The trucking business is the lifeblood of the American economy, carrying roughly 11 billion tons of freight annually and keeping the supply chain running smoothly.
Supply-chain issues might make holiday shopping more complicated in the United States, and one common explanation is that the country doesn’t have enough truckers.
Here, we’ll look at the statistics behind the rising demand in the trucking industry and the causes of the current nationwide truck driver shortage in the United States.
Since the late 1980s, the ATA has stated that there is a shortage of truck drivers throughout the country. In 2022, this shortfall will drop to around 78,000 from 81,258 last year.
Last year, the American Trucking Association (ATA) estimated a record 80,000 driver deficit that might reach 160,000 by 2030.
since 2016, according to the Bureau of Labor Statistics (BLS),
“Some operators believe the main issue isn’t a shortage of truck drivers, but a lack of efficiency in a business that hasn’t altered much in many decades.”
The trucking sector, which drives the US economy, transports 11 billion tons of freight annually.
An analysis of the American Transportation Research Institute (ATRI) based on data collected by CDLIS between 2013 and 2014 found that just 2.45% of drivers were female.
Why are so many truckers leaving the trucking industry?
There are several explanations for this. Here are a few examples:
- Low pay and hard labor are driving truckers away.
- It’s common for truck drivers to spend many days on the road, sleeping in their cabs, in the parking lots of gas stations, or even in the ditches.
- They are separated from their loved ones and deprived of the comforts of home during long hauling.
- Due to the physical demands of the work, such as sitting for long periods, an unhealthy diet, and going without a restroom break, truck driving is a challenging profession to join.
- They often leave due to low pay and lousy company and customer treatment.
- Unfortunately, some big trucking companies treat them like they’re nothing more than a profit center.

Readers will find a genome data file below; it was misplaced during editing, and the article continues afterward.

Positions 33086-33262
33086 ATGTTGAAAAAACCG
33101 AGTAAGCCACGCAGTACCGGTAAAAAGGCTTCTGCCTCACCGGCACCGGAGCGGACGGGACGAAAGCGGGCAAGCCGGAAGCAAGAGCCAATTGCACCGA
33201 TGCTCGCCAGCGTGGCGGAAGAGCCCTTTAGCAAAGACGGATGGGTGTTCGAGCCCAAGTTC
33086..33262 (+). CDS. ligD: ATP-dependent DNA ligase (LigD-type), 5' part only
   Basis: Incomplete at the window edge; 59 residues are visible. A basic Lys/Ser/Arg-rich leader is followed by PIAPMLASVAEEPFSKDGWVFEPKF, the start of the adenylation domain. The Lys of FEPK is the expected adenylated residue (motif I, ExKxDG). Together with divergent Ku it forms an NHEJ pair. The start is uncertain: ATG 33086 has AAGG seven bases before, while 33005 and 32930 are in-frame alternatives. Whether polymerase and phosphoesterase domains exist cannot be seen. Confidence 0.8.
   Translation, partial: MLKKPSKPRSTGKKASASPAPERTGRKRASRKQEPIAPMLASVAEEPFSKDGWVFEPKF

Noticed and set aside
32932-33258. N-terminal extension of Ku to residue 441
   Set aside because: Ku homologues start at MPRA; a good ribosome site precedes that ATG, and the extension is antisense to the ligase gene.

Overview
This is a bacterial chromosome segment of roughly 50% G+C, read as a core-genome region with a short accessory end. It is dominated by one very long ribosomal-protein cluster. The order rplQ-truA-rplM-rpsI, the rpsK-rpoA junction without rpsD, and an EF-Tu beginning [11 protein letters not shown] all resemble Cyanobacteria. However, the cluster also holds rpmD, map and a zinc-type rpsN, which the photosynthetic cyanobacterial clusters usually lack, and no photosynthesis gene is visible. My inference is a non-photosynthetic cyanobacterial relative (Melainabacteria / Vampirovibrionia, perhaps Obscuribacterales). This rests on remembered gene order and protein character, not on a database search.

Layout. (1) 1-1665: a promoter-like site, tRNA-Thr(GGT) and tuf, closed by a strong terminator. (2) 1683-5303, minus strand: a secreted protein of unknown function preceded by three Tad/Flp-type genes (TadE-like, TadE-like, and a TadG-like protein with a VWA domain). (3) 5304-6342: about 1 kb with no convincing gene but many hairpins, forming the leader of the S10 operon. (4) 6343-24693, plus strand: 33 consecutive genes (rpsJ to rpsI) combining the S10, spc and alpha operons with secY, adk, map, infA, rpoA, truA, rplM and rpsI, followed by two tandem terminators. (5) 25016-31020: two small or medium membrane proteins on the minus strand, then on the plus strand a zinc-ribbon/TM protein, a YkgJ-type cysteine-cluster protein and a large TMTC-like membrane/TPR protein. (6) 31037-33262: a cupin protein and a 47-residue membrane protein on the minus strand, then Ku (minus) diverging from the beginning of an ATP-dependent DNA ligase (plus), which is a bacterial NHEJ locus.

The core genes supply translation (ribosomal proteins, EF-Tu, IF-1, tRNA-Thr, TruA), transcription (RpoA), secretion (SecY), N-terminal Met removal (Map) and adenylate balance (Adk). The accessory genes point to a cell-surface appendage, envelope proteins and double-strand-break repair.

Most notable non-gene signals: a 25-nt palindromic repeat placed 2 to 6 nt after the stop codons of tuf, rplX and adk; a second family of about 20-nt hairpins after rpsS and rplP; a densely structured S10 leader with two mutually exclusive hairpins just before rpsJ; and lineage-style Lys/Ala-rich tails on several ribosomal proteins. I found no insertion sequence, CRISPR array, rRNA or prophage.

- Some clients make them wait hours for freight because companies introduced Covid restrictions.
- Even though they don’t stop to use the restroom or stretch their legs, some people still treat them like criminals whenever they step out of their trucks.
More people in the United States began to believe that the problem was not a shortage of truck drivers but rather a disinterest in low-paying labor. To attract workers, businesses raised pay. The Economic Policy Institute reported that nonfarm workers earned 5% more in September 2022 than the year before.
What is the primary concern of too many truckers?
Due to poor working conditions after the 1980s deregulation, truck drivers are leaving the industry. By the end of 2020, the turnover rate for truck drivers in fleets that make more than $30 million a year was 92%. This means that almost 9 out of 10 will leave the company within a year.
The current surplus of truck drivers allows brokers to play them off against one another, worsening the situation. But when brokers see many drivers looking for work, they advertise more loads that pay less and require much time spent waiting around without pay.
Truckers all around the nation have long complained that there is nowhere safe to park their vehicles. When they tell their stories of other truck drivers being murdered in remote areas, they shudder and it makes truckers crazy.
Over recruitment is the primary source of the problem
Rather than constantly attempting to find more truck drivers, why not discover how to retain them and offer them better jobs?
By saying that driver shortages are to blame for problems in the supply chain, trucking companies can find more candidates and charge them for training, only for the students to realize that trucking as it is now is not a good career choice.
Most drivers must join up with another driver and practice driving and handling a truck on the road. These other drivers aren’t always trainers—sometimes, they have a bit more experience than the rookie.
Many leave at this stage because their trainers need to be more helpful, they’re scared of ice on the road, or they’re not earning much money as a team driver. In this scary situation, ResQ TRX provides 24/7 support all over the U.S.
But long-haul trucking enterprises only move a little freight with student-driver collaborations like this. Due to the “trucker shortage” fallacy, corporations hire extra instructors whenever student drivers leave.
Trucking businesses also need help with the supply chain bottleneck. They need help paying drivers more. If they notify a massive store like Walmart that they’re boosting the cost of hauling cargo, Walmart will locate a trucking operator that can do it for less.
The American Trucking Association (ATA) says that the current driver crisis is caused by many things, such as older truck drivers, a high number of retirements, a lack of women in the industry, and a tough work environment.
However, most truckers and economists, particularly those outside the ATA, disagree. They claim that substantial transportation businesses have retention issues.